Participants: José A. Rico, Tia Brown McNair, Angela Waters Austin, and Charles Chavis

Ms. Liz Medicine Crow: Gunalchéesh (“Thank you” in Tlingit)! How are you? Thank you so much. Good morning, everyone. In my Tlingit language, we say: Yak’éi Ts’ootaat! Good morning! In my Haida language, we say: Sángaay láagang, good day. I am Tlingit and Haida, and I come from the community of Keex Kwaan (Kake), which is in the heart of southeast Alaska, in the heart of the Tongass National Rainforest. And I am so honored to be able to spend a few moments with you today. But I am really here to introduce to you some incredible leaders, and I want to get right to it. I would like to introduce José Rico, who is executive director for the Truth, Racial Healing and Transformation Greater Chicago. José brings the concept of solidarity between Black and Brown and all communities to life in Chicago as they partner to implement the TRHT strategy. I would also like to introduce Dr. Tia Brown McNair, vice president in the Office of Diversity, Equity, and Student Success and the executive director for the Truth, Racial Healing, and Transformation Campus Centers at the Association of American Colleges & Universities (AAC&U) in Washington, DC. Tia is the driving force helping to creatively actualize the vision for transformation and racial healing on college campuses across America. I would also love to introduce to you one of my fellow place leads—and I am so excited that I get to see her and hear her today—Angela Waters Austin, who is the president and chief executive officer of One Love Global, and the founder, producer, and host of Equity Equals radio show across Michigan. Angela embodies the idea of success against the odds in implementing a comprehensive TRHT strategy in the capital city of Lansing, Michigan. And of course, Dr. Charles Chavis, cochair of USTRHT, vice-chair of the Maryland Lynching Truth and Reconciliation Commission, assistant professor at George Mason University. Charles is the local leader in Maryland and here at George Mason University. He is courageously combining academic excellence with community organizing to bring truth about historic lynching to the work of racial healing and achieving justice. And more about them are in your briefing program, but I just wanted to warmly welcome all the panelists to our first panel, which is really focusing on local insights. The question that I have for our panelists to get us going is: What has changed as a result of this work? How do you know this? And what does it mean for your community?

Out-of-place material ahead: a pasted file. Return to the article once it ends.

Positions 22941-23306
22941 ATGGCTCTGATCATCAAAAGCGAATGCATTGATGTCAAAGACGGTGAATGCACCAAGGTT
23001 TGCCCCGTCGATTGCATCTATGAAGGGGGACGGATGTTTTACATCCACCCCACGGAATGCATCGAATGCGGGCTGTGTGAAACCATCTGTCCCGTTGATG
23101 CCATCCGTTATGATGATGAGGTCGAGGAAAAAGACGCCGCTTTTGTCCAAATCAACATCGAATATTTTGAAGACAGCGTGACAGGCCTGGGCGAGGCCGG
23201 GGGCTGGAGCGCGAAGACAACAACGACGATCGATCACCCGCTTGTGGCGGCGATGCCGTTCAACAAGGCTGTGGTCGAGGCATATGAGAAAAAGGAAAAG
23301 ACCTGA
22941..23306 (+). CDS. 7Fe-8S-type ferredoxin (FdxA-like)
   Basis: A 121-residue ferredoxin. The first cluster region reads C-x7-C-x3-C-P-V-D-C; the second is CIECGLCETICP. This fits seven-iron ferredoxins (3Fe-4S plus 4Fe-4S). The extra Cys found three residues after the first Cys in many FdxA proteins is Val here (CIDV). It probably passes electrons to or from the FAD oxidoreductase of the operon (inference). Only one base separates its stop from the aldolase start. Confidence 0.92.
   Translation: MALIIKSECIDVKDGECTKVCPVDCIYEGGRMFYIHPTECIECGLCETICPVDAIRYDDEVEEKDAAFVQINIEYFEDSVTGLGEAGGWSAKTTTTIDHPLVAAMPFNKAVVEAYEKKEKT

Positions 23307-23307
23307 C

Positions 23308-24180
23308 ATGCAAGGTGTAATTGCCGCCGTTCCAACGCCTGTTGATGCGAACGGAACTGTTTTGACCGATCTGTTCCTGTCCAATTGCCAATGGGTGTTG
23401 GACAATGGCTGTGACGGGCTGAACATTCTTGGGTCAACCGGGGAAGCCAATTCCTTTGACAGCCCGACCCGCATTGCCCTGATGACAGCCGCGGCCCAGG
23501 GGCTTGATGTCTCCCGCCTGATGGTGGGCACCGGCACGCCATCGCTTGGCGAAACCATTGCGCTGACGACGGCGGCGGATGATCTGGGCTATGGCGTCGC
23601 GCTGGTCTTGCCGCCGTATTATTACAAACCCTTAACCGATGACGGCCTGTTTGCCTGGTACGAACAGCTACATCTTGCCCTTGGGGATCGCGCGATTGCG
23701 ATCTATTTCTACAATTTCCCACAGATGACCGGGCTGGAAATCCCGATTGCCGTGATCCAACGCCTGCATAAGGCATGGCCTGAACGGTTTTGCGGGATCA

Mr. Rico: Thank you, Liz. Three years ago, when we started this work here in Chicago, we convened dozens of community-based organizations to help us design how this was going to look here in the city, and we got a good response from several hundred leaders. We trained about 40 racial healing practitioners; came up with a plan of how we wanted to make the changes in policy, in the economy, in some of the racial justice reform efforts that were very important for us here in Chicago; and we started doing about 30 circles per year to get people to understand the methodology but also what our transformation agenda would be. We were on a really good path: the metropolitan area is about eight million people, and hundreds of institutions were doing this work, so we got a good start. Now, what you see is that we see the four different sectors in our community really have adopted the TRHT framework in our city. We have hundreds and thousands, hundreds of community-based organizations throughout the city that are being part of the racial healing circles. We have thousands of individuals who this year, even though the pandemic was on, virtually participated in racial healing circles. Today, we have—a thousand people logged on the National Day of Racial Healing from 10 am to 3 pm. And the only reason we could only do a thousand is because we have 200 racial healing practitioners doing live circles as we speak. We have the government sector, both the state launch, the multimillion-dollar Solidarity Heals program so people in all Illinois could be part of the TRHT framework, and the city also just launched—and next week is doing—a public policy conference called “Together We Heal” using the TRHT framework. I was in a panel presentation with Dr. Gail Christopher yesterday with 200 businesses here in Chicago that the United Way sponsored, and earlier today I was in another panel presentation with the Chicago Community Trust where the business community wants to raise $500 million on the Together We Rise corporate initiative to implement the transformation and the repair that is needed from the harm that an economy based on suffering has caused. So we have come a long way. People at this moment in time see the framework as something that is viable, and in a big city like Chicago, different places are implementing different parts of the framework, and I am really excited about how we bring it all together in a cohesively unified front.